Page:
Thanks Nick....Really a lovely and easy camera to work with, and that Zeiss glass gives beautiful results.Now THAT'S a Chris shot! and a great camera.
Thanks Andy... Standard for wedding and portrait shooters, In it's digital format has become the standard for product and still life shooters.A beautiful image of a camera that set the standard for such a long time.
Thanks Jim... Very solid and built to very high tolerances. Also very modular as you can exchange film backs, view finder from waist level to various prism and metered finders and of course lenses. Have 2 back one for color and other for b&w so it was always easy to change from one to another mid shoot. In the configuration as seen, little over 3 lbs.Looks like a solidly built camera. Is it heavy?
Thank you Eric. ... I was the 2nd owner and purchased it late 80's from a studio photographer who was upgrading to the newer bodies.What a fine rig, John.
Thanks Connie...Really very easy and simple cameras to operate but were built to very high standards that showed in the images produced. Took a while to get used to using EV's (exposure values) but a really a very simple process. My meters read in EV and just needed to transfer / lock the EV on the lens. From there all the aperature /shutter spedd combinations for that EV were coupled. Just needed to turn shutter speed dial on the lens and the aperature would follow. EV of 12 would give shutter aperature combos of 1/250 - f4.0, 1/125 - f5.6, 1/60 - f8.0 etc. As the shutters are in the lens and not the body also able to shoot with flash at any of the speeds.Oh, such a beauty! Those Hasselblads were such elegant, yet very functional cameras which produced amazing results in the right hands.....
Thanks Wade...yep a standard in higher end studios and wedding/portrait photographers.Many a wedding shot with that type of gear!
Thank you Paul...Natural light coming in from north facing window in my cluttered office. Glad for the short DOF so can't see how messy it is.Wonderful shot!
Thank you Phil...way back when and I was thinking of medium format I tried the Pentax 6x7, Bronica SQA , Mamiyas 645 and the 330 twin lens. Almost bought the Mamiya 330 which really produced some gorgeous results but was at a friends studio and his partner mentioned that he was selling some gear to upgrade. I jumped at the chance and have not been disapointed at all.Beautiful beautiful image of a beautiful beautiful camera.
Terri Thank you. I started with box brownies or similar back in late 50's and then played around wiyth my dad's Leica in early 60's. Ended up buying my 1st pro Nikon the Nikon F ftn in around 68 and had probably started playing in the darkroom around 67 with a friends borrowed SLR. Never had a formal darkroom but in every house since 68 have temporarily converted one of the bathrooms into my darkroom. We use to shoot polaroids both on the Hassy and my 4x5 to double check our exposures and comps. So much easier these days with instant feed back from the rear screen. Still love seeing negatives as the come out of the wash and later the print as it starts to appear through the developer. I'm glad it remained a hobby and never felt the weight of having to produce to cover my next meal or rent. So for me the fun has always remained.What a beautiful camera!! I never did do any serious photography with film....just point and shoot. I sure wish I had learned how to shoot with a camera like this one!!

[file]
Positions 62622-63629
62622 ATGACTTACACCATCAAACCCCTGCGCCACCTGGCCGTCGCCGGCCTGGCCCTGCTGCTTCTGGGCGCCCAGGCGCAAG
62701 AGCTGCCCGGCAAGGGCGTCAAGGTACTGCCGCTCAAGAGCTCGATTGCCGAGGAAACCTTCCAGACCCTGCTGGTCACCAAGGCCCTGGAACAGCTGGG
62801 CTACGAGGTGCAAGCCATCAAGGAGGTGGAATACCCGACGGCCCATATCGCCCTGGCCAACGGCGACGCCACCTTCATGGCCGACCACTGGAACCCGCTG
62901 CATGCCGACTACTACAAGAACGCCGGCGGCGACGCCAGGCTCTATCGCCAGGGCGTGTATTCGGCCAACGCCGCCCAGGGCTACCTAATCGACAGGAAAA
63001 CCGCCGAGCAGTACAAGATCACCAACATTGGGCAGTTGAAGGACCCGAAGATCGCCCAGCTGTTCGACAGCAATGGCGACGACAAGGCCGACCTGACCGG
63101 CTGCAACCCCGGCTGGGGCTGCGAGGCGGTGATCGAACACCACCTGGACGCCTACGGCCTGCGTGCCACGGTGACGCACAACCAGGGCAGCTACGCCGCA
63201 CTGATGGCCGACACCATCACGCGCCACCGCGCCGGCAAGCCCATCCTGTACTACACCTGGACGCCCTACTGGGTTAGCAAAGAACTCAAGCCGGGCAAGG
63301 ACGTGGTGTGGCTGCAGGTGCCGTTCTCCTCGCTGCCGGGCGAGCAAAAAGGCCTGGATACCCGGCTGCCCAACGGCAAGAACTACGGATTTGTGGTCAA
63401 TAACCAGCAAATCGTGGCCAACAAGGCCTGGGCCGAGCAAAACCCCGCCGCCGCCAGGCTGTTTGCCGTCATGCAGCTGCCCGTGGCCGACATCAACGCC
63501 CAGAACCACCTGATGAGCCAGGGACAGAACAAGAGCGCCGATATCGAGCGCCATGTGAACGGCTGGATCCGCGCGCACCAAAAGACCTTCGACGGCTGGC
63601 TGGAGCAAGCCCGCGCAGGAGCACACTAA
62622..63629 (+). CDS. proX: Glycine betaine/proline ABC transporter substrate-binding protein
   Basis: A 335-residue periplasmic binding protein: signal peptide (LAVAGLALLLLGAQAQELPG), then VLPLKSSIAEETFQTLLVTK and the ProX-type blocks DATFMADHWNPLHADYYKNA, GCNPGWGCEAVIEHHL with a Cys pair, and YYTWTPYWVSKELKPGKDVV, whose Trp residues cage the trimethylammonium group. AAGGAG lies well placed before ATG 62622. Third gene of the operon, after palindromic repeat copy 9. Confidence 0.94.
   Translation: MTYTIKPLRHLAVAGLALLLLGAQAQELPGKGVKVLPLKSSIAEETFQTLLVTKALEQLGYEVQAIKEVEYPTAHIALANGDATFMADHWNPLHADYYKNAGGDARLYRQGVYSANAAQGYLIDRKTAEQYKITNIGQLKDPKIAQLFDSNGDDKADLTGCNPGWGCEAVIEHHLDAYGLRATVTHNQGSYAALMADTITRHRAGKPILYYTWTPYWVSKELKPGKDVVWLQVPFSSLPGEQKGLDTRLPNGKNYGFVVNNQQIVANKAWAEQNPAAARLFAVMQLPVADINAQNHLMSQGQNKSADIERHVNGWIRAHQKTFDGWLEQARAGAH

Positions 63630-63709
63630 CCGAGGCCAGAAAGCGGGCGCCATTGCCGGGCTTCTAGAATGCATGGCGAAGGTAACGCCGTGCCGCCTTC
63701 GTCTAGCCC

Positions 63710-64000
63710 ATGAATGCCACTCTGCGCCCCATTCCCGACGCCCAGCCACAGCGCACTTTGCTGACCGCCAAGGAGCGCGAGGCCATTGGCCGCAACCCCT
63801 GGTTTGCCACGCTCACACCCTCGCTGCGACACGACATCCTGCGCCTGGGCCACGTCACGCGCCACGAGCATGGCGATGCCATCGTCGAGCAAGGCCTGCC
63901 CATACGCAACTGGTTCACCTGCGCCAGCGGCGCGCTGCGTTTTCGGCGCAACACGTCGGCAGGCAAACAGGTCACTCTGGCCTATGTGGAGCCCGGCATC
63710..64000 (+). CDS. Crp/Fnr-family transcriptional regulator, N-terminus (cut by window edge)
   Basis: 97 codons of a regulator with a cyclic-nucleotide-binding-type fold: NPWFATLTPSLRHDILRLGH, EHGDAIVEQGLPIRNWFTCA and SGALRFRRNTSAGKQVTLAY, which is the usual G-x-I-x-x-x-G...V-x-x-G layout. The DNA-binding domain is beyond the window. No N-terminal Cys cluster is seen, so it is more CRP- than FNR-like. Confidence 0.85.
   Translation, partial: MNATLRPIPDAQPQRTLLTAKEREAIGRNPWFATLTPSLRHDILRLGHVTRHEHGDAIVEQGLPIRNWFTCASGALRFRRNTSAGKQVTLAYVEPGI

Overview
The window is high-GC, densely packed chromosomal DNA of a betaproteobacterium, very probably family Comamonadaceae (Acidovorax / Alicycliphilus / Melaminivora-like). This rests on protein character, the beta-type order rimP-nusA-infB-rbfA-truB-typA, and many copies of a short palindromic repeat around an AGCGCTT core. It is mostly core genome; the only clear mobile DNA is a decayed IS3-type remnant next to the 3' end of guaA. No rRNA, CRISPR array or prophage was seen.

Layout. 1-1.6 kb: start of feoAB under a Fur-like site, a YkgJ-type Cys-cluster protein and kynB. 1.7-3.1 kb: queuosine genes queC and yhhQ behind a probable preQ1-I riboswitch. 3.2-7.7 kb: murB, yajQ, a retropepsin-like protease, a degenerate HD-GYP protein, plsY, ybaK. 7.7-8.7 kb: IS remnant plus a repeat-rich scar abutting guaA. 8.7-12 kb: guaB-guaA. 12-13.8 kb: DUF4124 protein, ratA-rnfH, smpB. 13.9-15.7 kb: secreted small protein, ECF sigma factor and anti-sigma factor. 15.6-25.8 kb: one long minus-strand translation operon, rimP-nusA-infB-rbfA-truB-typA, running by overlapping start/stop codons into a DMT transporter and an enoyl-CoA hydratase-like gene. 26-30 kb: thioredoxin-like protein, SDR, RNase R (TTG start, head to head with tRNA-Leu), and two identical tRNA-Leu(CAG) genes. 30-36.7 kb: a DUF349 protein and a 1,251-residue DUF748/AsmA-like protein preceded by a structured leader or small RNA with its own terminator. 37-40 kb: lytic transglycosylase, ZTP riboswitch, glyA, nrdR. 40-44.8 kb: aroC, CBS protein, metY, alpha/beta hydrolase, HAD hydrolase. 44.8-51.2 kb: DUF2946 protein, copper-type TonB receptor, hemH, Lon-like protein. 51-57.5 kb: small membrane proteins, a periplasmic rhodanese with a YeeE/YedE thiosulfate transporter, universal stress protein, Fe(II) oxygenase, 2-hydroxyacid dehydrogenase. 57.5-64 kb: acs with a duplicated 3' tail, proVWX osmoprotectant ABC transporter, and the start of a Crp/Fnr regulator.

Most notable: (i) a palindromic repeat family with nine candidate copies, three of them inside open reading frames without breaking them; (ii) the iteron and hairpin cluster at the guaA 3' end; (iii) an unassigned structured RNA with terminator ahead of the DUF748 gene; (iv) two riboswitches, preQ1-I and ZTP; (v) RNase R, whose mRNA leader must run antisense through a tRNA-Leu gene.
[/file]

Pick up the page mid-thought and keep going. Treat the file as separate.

Thanks John…very simple setup. Had purchased a steel plate with a 1/4 nut welded to the plate. Just screw the plate to tripod with1/4 male thread and placed camera on steel plate. Adjusted placement of camera to take advantage of north facing window light in the office. In post played with a little d&b and luminosity masks before converting to b&w And adding Orton glow to give a little extra mood.Beautiful image of a beautiful camera & lens. Would love to try one out done day. Only shot with little Brownie, 110 film cartridge before my FE.
Ron thank you and your very kind...Guess I'm pretty passionate about photography and have been since before I entered my teen years until now approaching 70. It's been a wonderful hobby and brought great enjoyment.A true photographer's tool. Taken with a very nice camera too, it must be said. I'm a complete amateur and didn't really start getting into the hobby until around the turn of the century. It's an education reading your posts.
Thanks NickMesmerizing light!
Thank you EricAnother very instructive photo! Thanks again, John.
Thanks PhilInteresting light!
The Ice Lghts are also pretty nice. Believe when I bought th Neo’s they were one of the few options out there .When I was looking at lights to buy, I considered the Rotolights Neo (not sure now which version) but instead went with Ice Lights, which suited my purposes better. It's astonishing all the choices we have today!
Gordon thank you. I don’t change Wb that often but do,like the WYSIWYG aspect.Very cool lights, nice capture of the diffused LEDs.
I picked up some Solix LED lights on a sale, opted for daylight. I like having the constant light for WYSIWYG when doing tabletop stuff, sometimes I think I maybe should have gotten adjustable color temps.
Andy agree that in no way will they match or even come close to similar price strobes, and do wish they were more powerful. What I do like is their portability, ease of use, soft light, adjustable WB. They are really great as supplements to natural light. As a main light I’ll normally choose the Godox or my Elinchroms.I considered investing in these, but couldn’t justify the cost compared to strobes of equivalent power.
Thanks Wade.Wow, learning new info, every day.
Thank Ron, yes I did have it in macro mode.Another striking image. Is that the Q2 in macro mode?